(Image Source: February 2014 Truck report)
Energy conservation is a really, really good and absolutely necessary idea. And it’s an idea that Americans need to spend more time getting used to. That being said, it’s not an idea that can be brought about by focusing so heavily on its cost savings. The fact is that conserving energy is a change in lifestyle that will in the short-term raise costs in some cases, and require adjustments to ways of life.
The retrieval, transport, delivery, and consumption of energy is a very large and complex process involving thousands of interactions and touch points. Any change we make in one of these touch points will have an impact on the machinations in another. Adding to the complexity, it is a system that is not closed. That is, it is beholden to influences outside of itself. The diagram above oversimplifies this situation. In reality, the calculation of the depicted numbers involves multiple moving pieces: truck owners, shipping companies, fuel prices, fuel company profits, truck manufacturing profits, engine manufacturing, metals industry, just to name a few of the more obvious ones. Unfortunately, the associate report does not go into detail about how the numbers are derived.
Given the complexity, it is entirely possible that if all long-haul truckers drove these trucks, then profit margins for fuel companies would go down due to the reduction in fuel purchasing frequency. Dropping profit margins are anathema to publicly-traded companies, so fuel prices would likely rise to offset the change in the purchase frequency. Also, any savings would likely take years to materialize given the nature of ownership of these trucks and the initial costs to own them. It is entirely likely that private contractors would not be able to afford the short-term costs and be driven out of business (not dissimilar to smaller fishing concerns in Gloucester, MA have been due to increased restrictions and fuel costs), thus paving the way for larger conglomerate companies who can afford the short-term cost increase.
So yes, we will see a reduction in fuel use and an increase in distance between fill-ups, but at a cost that is perhaps not sustainable in our current system of business ownership and relationships.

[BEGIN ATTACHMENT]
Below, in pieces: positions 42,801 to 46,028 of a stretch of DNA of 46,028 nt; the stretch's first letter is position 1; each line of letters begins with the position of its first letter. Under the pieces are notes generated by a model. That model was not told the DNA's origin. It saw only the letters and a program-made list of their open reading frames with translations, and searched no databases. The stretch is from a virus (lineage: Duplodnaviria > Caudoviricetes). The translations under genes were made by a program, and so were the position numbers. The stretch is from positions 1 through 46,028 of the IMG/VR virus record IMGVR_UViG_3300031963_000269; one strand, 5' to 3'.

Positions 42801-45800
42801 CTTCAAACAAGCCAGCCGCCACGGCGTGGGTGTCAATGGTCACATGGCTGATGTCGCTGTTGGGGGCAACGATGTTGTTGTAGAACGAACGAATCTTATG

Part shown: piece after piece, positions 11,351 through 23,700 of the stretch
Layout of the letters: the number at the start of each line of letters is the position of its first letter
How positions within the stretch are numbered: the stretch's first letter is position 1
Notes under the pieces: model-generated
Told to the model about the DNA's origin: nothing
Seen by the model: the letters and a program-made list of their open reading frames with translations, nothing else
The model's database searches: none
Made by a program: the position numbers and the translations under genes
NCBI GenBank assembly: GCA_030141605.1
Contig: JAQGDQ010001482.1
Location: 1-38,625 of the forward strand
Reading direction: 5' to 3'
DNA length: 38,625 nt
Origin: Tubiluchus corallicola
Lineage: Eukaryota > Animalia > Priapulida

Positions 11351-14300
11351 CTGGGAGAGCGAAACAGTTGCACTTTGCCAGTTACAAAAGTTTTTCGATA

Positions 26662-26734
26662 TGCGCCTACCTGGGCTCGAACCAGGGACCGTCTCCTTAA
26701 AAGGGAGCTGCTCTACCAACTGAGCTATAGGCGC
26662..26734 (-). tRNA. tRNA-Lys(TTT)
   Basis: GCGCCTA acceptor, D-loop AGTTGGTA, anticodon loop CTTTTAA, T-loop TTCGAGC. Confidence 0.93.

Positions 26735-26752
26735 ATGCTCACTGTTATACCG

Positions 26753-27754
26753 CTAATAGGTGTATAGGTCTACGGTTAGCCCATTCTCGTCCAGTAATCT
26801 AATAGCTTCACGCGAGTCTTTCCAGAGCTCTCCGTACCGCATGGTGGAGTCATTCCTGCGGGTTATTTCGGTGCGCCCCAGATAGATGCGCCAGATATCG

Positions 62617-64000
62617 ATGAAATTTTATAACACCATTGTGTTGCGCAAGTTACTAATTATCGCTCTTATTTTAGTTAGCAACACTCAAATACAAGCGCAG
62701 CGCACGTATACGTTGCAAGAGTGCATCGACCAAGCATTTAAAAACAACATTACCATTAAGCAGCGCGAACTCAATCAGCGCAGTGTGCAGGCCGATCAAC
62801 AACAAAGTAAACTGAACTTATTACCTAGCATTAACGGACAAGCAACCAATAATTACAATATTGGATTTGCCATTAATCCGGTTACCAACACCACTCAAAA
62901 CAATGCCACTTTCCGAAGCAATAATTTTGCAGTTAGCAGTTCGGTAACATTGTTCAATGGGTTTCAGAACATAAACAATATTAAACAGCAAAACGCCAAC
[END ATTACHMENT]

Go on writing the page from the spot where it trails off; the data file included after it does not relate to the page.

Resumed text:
A better long-term solution is to drastically alter our reliance on fuel of this kind. To take a look at those things outside this system and see how changes there could have an affect on what we do. Simply using less fuel in a more efficient way will not — in a long-term view — get us where we need to be. At least until our current concepts of business and profit get in the way of true, unadulterated, energy advances.
How about long-haul trucks that are powered by the same kind of solar technology that goes into the pan-Australian race? The fastest car (from the Netherlands) had an average speed of just over 55 MPH. With further research, this can only get better. With better advances in wind power technology, perhaps a solution could be offered that provides on-the-go reserve batter charging for when the sun is down or clouds are above. Perhaps more research into long-distance maglev trains for shipping.
My point is that no matter what solution we propose, there are countless impacts on the existing system that have to be accounted for. A simple poster does not provide an accurate view of what will happen if we enact such things.
This comparison chart from Consumer Reports shows the vast range of differences in cost of ownership across hybrid, standard-, and deisel-fueled models. It’s too long to show here, so I’ll wait. I’m not going anywhere.
As you — hopefully — have seen, the chart shows that the impact of fuel-type on cost is not always positive. There are definitely benefits that owners can realize (financial, environmental, etc.), but it’s disingenuous to say that there will always be a cost benefit. That being the case, I submit that it is just as disingenuous to say the same for owning a hybrid truck.
The argument for hybrid engines — regardless of vehicle type — needs to go beyond cost. There are too many variables to make clear predictions and the historical results are too varied to make a broad statement that it is cost-efficient to own and drive hybrid. Much better arguments are that we are looking to have cleaner air, increase distance between refueling, or use fewer fossil fuels in cars. And if we begin to use these arguments for reasons to own hybrids, it opens up the discussion for other alternative fuels and vehicles such as solar, or mass transit solutions.